Taking stock: why cash is king
Adam Simpson, commercial director at Liquidity Club says that CEOs need to understand the processes in their businesses that will unlock working capital.
In any growing business cash is king. However, political uncertainty over the last three years has seen UK companies make money at a slower rate, while spending increasing amounts of working capital on the process of stockpiling. This is proving a dilemma for those CEOs who want to take their company to the next level.
As we approach a crucial juncture for the UK economy, it is imperative that business owners focus on their working capital requirements.
Cashflow under pressure
The latest Working Capital Index report by Lloyds Bank shows that a third of firms surveyed by IHS Markit said managing working capital, in the context of political and business uncertainty was “the biggest concern for the year ahead”.
Drilling down into these figures further shows that 29% of manufacturers surveyed said they were holding more stock – presumably because of any disruption caused by Brexit. Stockpiling puts company’s cashflow under significant stress and is funding that could be spent on expanding the business. It also affects changes to a business’s operating model. One firm mentioned in the Lloyds report said that it has established a new warehouse so that it could better manage its supply chain in Europe.
Short term gain – long term pain?
In May, the CBI Industrial Trends Survey showed that 35% of firms surveyed said their present stocks of finished goods were more than adequate, whilst 9% said they were less than adequate, giving a balance of 25% – the highest balance since March 2009 and noticeably above the long-run average (+13%).
However, there remains a dichotomy here as many firms surveyed by Lloyds expected stock to run down next year, meaning they are impacting their cashflow now for relatively short-term gains.
Stockpiling is expensive for businesses, but it did boost GDP growth in late 2018 and in the first six months of this year. However, many fear that it will have an impact on growth and GDP figures in the rest of the year. With this in mind it would not be surprise to see the UK economy experience slower growth than normal while companies use up the extra stock they now have.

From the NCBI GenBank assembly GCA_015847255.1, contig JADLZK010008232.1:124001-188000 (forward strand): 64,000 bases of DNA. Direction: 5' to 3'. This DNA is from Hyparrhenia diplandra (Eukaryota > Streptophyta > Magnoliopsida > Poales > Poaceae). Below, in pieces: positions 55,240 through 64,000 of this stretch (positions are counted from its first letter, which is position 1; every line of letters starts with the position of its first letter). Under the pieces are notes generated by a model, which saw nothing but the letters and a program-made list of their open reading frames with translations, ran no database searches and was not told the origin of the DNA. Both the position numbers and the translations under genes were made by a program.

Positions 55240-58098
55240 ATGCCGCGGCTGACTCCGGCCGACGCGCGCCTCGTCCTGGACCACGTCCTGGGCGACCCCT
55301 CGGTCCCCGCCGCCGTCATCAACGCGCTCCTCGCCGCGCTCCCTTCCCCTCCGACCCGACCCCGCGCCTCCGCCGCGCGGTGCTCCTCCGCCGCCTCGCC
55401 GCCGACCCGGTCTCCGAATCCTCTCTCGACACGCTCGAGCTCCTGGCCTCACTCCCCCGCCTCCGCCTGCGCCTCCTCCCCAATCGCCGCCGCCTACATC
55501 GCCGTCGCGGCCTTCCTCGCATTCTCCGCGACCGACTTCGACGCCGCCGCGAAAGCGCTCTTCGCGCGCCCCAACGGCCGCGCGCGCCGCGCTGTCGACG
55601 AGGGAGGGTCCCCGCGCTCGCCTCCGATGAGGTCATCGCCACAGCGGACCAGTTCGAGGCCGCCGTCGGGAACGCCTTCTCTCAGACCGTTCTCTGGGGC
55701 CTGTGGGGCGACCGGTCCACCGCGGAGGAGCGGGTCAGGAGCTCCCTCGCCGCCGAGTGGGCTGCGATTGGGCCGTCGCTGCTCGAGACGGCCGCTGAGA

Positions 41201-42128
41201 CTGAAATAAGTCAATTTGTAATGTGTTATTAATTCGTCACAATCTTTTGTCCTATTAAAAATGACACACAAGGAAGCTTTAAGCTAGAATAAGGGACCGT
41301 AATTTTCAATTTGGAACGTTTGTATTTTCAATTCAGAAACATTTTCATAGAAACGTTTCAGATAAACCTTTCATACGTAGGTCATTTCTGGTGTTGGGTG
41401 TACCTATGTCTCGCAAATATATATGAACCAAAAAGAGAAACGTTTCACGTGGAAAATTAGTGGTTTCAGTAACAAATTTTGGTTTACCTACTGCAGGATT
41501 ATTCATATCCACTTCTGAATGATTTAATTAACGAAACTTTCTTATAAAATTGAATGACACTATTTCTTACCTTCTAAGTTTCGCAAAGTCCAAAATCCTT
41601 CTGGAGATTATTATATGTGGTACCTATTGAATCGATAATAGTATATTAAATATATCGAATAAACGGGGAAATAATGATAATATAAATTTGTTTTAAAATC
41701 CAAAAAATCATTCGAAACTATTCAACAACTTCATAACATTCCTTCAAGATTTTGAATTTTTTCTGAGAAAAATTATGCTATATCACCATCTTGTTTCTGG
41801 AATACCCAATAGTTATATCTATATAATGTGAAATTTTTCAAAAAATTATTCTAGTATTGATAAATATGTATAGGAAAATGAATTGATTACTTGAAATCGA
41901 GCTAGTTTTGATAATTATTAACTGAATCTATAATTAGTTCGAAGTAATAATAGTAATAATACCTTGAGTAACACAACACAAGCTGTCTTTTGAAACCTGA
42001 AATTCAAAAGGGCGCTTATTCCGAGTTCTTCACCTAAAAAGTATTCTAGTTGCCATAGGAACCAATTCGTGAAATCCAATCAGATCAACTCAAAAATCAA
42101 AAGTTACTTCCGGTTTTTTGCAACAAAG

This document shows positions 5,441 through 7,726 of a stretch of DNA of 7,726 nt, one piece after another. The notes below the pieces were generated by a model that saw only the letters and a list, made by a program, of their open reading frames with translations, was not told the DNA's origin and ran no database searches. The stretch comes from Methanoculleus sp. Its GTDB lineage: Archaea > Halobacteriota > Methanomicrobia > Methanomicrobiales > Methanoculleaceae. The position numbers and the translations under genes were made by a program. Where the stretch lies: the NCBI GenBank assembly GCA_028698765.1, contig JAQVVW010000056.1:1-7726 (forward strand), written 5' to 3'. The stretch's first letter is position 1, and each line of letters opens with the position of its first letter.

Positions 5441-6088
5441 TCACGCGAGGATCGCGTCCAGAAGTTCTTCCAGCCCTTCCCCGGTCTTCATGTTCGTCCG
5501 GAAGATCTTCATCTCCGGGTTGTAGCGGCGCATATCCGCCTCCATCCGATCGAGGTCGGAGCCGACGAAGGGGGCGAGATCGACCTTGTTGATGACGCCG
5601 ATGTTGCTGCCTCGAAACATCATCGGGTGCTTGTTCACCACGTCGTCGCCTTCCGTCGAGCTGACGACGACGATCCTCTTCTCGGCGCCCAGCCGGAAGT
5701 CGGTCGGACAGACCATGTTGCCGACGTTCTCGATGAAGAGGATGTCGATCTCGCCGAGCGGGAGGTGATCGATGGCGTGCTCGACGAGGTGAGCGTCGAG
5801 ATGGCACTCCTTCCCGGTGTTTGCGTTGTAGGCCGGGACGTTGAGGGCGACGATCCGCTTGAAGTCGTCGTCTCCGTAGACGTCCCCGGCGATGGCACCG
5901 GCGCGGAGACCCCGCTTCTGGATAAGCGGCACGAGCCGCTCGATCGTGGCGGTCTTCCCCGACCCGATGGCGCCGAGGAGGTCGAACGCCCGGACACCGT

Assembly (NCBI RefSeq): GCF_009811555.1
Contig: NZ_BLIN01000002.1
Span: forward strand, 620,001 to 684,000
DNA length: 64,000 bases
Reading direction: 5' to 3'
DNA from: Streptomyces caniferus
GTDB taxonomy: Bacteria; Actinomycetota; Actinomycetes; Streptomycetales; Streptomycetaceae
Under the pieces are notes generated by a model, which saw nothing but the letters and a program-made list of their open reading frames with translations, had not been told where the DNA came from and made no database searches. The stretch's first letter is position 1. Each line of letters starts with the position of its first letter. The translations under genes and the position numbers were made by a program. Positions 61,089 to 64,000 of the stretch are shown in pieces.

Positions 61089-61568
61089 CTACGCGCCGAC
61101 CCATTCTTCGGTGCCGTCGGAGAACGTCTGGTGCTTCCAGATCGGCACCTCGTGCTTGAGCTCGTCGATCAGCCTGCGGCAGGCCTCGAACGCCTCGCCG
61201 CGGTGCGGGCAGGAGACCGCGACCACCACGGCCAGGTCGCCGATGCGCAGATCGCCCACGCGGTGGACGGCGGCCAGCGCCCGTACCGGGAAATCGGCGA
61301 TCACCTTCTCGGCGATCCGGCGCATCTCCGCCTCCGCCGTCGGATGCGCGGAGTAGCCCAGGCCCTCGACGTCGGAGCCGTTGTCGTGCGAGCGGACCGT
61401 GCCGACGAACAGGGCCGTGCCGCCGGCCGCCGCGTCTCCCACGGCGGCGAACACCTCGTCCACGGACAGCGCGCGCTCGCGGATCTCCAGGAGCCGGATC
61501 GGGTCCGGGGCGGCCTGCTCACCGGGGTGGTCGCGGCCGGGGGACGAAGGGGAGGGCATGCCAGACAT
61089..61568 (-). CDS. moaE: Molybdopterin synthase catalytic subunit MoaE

Slowdown in turnover generation
The Lloyds Bank Capital Working Index shows that the near-9,000 companies that surveyed saw their combined working capital increase by almost 41% over the last four years – equivalent to £41.1bn. However, over the same period, revenue at the firms grew by only 20%, meaning that they are holding onto more working capital than is relative to their turnover.
Meanwhile, over the last three years, the report found that the average cash conversion cycle, a measure of working capital efficiency, for larger firms has increased by just over six days in the last three and at smaller firms by nearly two days.
These figures show that firms are now holding higher levels of working capital and that generating turnover is taking longer. Worryingly, SMEs are taking seven days longer to tie up cash than their larger counterparts. However, this is down from a record high of almost 12 days.
The stockpiling of goods isn’t an issue that is going away in the short-term, it seems. The Working Capital Index points out that high inventory levels have hit historic highs over the last quarter.
Going back further, and Lloyds’ analysis shows that over the last three years (or since the vote to leave the EU), total inventory for the firms surveyed leapt by almost £35bn, or 29.2%.
In 2016 the annual rate of growth was 12.6% but this has slowed to 5.6% in 2018. This has meant that stockpiling has been at the forefront of the mind for business owners. While many expected the political uncertainty surrounded Brexit to be over by now and these stocks to have run down, a Catch 22 situation has arisen with continued uncertainty meaning that the extra inventory is carrying a cost both in terms of working capital that needs financing, logistics and storage charges.
Review every option
It now seems certain that the UK will leave the EU on 31 October, but that remains the only certainty, with the outcome of the decision yet to be felt.
Preparation, then, is crucial. With cashflow and management of working capital critical over the coming months, now is the time to review your financing options and plan ahead for all eventualities post-October 2019.
Ask yourself this: do you have a full understanding of the processes in your business that will unleash the cashflow you need to make your business grow?
If the answer is no, then now is the time to take action to remedy this shortfall, as cashflow is critical when enacting change for your business.